# XOR_EQ_SUM - Editorial

Author: emptypromises
Tester and Editorialist: iceknight1093

2577

# PREREQUISITES:

Familiarity with bitwise operations and binary representations

# PROBLEM:

Given L and R, find the number of integers x such that there exist L \leq a \leq b \leq R satisfying a+b = a\oplus b = x.

# EXPLANATION:

First off, a + b = a\oplus b means that a and b must have completely disjoint binary representations, i.e, a\ \&\ b = 0.
With that in mind, let’s go over the subtasks.

The limits here are very small, simply iterate over all pairs of (a, b), and if they satisfy the condition insert their sum into a set.
The answer is the size of the set.

The trivial implementation of this takes \mathcal{O}((R - L)^2 \log {(R - L)}) time, which is good enough.

Here, we have L = 0 and R = 2^k - 1, i.e, all numbers with at most k significant bits.
It’s possible to make every number from L to R here, since to make x we can choose a = 0 and b = x.

Making anything \gt R is impossible, because the xor of two k-bit numbers cannot have \gt k significant bits.

So, the answer is the length of the range [0, R], which is R+1.
Note that R+1 = 2^k, so the answer essentially says we can make all k-bit strings.

Here, we still have L = 0, though we might not have R = 2^k - 1.

With the same logic as the previous subtask, we can certainly make all x in the range [0, R].
However, we might now be able to reach x \gt R as well (for example, if R = 2 we can reach 3 = 1+2 = 1\oplus 2).

In fact, if R is a k-bit number, we can reach all the k-bit numbers!

Proof

Let R be a k-bit number, i.e, k is the smallest integer such that R \leq 2^k - 1.
Then, certainly we must have 2^{k-1} \leq R.

Any k-bit integer x\geq 2^{k-1} can be reached by choosing b = 2^{k-1} and a = x - b.
Note that this works because a \lt 2^{k-1}.

Numbers \leq R can be formed trivially by (0, x) as noted eariler; and this method allows us to form all the numbers from R+1 to 2^k - 1, so we’re done.

This gives us a simple solution: if R is a k-bit integer, the answer is just 2^k.

Finding k requires us to find the highest set bit in R, which can be done by just iterating k from 0 — it’ll take \mathcal{O}(\log R) time which is good enough.

The constraints here allow for a linear (or close to linear) solution.

Note that any valid x must be \leq 2R.
So, let’s iterate over each x from 0 to 2R and see if we can make it.
If x = 0, then we can make it with (0, 0) if L = 0, and can’t make it otherwise.

If x \gt 0, then we can write its binary representation as x = 2^{p_1} + 2^{p_2} + \ldots + 2^{p_m} where p_1 \gt p_2 \gt \ldots \gt p_m.
To write x = a\oplus b = a + b, we need to distribute the bits p_1, p_2, \ldots, p_m to a and b.
Clearly, since b is the larger one, it must receive 2^{p_1}.
After this, it’s best to give all remaining 2^{p_i} to a, since:

• Increasing b too much might make it exceed R
• Keeping a too small might leave it \lt L

So, the best chance we have is with a = 2^{p_2} + 2^{p_3} + \ldots + 2^{p_m} and b = 2^{p_1}.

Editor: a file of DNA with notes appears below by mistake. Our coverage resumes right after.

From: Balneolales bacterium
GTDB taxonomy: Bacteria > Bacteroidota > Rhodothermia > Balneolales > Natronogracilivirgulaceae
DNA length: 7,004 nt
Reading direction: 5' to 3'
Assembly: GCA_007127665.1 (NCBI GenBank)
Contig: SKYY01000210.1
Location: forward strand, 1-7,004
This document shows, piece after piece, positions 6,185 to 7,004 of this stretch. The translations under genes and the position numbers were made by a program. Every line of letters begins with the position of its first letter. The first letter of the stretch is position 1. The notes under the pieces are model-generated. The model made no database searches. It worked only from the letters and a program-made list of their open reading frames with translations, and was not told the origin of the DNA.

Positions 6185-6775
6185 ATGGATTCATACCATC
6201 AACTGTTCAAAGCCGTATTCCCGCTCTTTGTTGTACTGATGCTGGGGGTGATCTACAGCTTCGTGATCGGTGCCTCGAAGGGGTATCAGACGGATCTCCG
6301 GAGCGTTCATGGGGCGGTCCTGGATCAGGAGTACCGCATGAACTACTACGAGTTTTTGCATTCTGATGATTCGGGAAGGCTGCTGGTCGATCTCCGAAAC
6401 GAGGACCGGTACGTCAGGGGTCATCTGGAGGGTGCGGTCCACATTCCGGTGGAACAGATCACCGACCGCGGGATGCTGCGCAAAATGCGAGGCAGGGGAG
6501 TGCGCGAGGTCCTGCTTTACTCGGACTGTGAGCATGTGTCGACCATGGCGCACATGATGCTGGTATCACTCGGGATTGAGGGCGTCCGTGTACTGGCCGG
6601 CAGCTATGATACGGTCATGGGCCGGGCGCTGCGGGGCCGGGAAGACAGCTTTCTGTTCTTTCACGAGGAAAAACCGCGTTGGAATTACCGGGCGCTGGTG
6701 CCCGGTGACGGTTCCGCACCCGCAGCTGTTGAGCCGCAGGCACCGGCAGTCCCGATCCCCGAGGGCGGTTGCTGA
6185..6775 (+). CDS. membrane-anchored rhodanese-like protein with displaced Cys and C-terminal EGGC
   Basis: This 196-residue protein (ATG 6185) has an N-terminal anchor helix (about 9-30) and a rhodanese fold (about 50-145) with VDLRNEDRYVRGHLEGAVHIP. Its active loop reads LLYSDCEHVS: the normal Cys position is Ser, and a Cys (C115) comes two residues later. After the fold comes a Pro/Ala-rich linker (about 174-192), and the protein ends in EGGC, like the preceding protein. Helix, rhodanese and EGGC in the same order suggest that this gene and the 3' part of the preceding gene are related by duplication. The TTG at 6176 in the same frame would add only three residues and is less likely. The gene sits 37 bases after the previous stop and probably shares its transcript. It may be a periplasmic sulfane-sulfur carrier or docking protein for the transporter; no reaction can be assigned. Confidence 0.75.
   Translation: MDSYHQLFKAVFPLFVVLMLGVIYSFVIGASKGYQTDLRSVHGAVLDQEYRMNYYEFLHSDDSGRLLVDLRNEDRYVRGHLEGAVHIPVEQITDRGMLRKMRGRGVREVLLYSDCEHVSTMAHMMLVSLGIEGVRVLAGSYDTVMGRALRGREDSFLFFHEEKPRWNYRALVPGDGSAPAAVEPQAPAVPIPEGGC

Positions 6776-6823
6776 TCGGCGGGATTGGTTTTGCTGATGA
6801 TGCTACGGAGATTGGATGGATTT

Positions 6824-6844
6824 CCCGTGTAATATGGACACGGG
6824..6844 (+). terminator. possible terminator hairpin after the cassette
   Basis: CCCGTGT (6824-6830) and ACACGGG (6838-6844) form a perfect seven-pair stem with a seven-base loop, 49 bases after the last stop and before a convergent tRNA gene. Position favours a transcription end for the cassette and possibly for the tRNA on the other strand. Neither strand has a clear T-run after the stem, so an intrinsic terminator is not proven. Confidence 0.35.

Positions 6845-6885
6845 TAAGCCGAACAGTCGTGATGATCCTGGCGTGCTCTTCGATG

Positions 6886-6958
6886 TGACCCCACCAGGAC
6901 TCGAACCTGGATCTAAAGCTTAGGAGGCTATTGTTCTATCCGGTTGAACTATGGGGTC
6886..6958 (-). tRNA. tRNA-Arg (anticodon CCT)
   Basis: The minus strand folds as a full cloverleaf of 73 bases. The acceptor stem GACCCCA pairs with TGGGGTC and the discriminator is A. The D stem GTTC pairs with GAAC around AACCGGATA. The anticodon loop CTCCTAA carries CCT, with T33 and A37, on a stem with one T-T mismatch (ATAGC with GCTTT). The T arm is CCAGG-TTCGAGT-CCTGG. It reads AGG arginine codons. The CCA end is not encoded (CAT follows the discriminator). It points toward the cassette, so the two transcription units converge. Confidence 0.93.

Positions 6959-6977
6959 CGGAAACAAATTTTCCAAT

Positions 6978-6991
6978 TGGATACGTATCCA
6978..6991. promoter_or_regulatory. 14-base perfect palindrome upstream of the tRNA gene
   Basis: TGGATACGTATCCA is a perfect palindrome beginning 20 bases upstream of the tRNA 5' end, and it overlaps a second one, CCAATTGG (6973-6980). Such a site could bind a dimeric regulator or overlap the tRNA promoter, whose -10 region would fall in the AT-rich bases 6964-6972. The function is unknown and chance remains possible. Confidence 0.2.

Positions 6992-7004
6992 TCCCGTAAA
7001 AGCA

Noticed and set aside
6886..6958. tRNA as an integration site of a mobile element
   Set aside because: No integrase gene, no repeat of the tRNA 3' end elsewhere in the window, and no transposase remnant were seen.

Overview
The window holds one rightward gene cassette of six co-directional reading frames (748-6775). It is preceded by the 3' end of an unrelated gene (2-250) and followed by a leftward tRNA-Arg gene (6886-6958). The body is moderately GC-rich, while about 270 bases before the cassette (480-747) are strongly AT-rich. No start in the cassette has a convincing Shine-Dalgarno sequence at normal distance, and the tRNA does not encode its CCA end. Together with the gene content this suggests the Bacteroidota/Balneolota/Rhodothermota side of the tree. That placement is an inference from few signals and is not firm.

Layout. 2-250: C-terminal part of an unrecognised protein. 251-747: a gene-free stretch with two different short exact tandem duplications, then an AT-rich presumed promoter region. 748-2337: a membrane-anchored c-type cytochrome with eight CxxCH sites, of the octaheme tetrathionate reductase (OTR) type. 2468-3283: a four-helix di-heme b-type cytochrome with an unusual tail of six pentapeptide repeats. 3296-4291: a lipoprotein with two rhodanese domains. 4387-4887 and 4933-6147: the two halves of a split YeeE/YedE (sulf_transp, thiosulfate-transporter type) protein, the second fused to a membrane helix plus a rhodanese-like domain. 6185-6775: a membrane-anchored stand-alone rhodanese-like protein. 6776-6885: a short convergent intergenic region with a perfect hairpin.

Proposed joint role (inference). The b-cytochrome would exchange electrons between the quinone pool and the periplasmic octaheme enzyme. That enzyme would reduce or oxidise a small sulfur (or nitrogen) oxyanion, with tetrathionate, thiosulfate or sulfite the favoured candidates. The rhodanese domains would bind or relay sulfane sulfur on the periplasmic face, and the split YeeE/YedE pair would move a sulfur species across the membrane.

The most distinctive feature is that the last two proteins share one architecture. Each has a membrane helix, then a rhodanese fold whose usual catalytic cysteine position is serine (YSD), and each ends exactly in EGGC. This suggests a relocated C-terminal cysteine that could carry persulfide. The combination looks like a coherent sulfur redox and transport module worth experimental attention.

That is, b = 2^{p_1} and a = x \oplus b.
Form these a and b, and check if they both lie in [L, R].
If they do, increase the answer by 1.

The check for each x can be done in \mathcal{O}(1) or \mathcal{O}(\log x), and we check upto 2R different values of x so this takes \mathcal{O}(R\log R) time, which is good enough.

Now, L and R are too large for any linear-type solutions to work.

Let’s look back at how we solved subtask 4:

• We fixed a value of x between 1 and 2R (0 was special-cased out)
• We found the highest bit of x and gave it to b; and gave all the other bits of x to a
• Then, we checked if this a and b were in range [L, R].

Notice the second point in particular: the only b we care about are powers of 2.
So, let’s fix b as a power of 2 in the range [L, R] and see which values of a are valid, as per our algorithm.

• First off, by our construction we must have a \lt b.
• We also must have a \geq L.
• It’s not hard to see that any such a is valid; i.e, we can choose any a in the range [L, b-1].
The length of this range is b - L.

This gives us a pretty simple algorithm:

• Fix the value of b to some power of 2 that lies in [L, R].

If L = 0, add 1 to the answer since we can also form x = 0.

Since we only care about powers of 2 that don’t exceed R, we check \log R of them.
So, this algorithm takes \mathcal{O}(\log R) time, which is fast enough to get AC.

# TIME COMPLEXITY

\mathcal{O}(\log R) per test case.

# CODE:

Author's code (C++)
#include <bits/stdc++.h>
using namespace std;

int main() {
ios::sync_with_stdio(false);
cin.tie(nullptr);
int T;
cin >> T;
assert(1 <= T && T <= 1e5);
while (T--) {
long long l, r;
cin >> l >> r;
assert(0 <= l && l <= r && r <= 1e18);
long long ans = 0;
for (int b = 0; b < 60; b++) {
long long msb = (1LL << b);
if (l <= msb && msb <= r) {
ans += msb - l;
}
}
if (l == 0) {
ans++;
}
cout << ans << '\n';
}
return 0;
}

Editorialist's code (Python)
for _ in range(int(input())):
l, r = map(int, input().split())
ans = 1 if l == 0 else 0
for pw in range(60):
if 2**pw > r: break
if 2**pw < l: continue
ans += 2**pw - l
print(ans)

3 Likes

This problem can also be solved using digit dp. At first I thought it would get TLEd because it performs 3.84*1e8 operations and time limit is 1sec, but somehow it passed.

2 Likes

beautiful Question, Bro…, It took me 36 hrs to make final observation…

2 Likes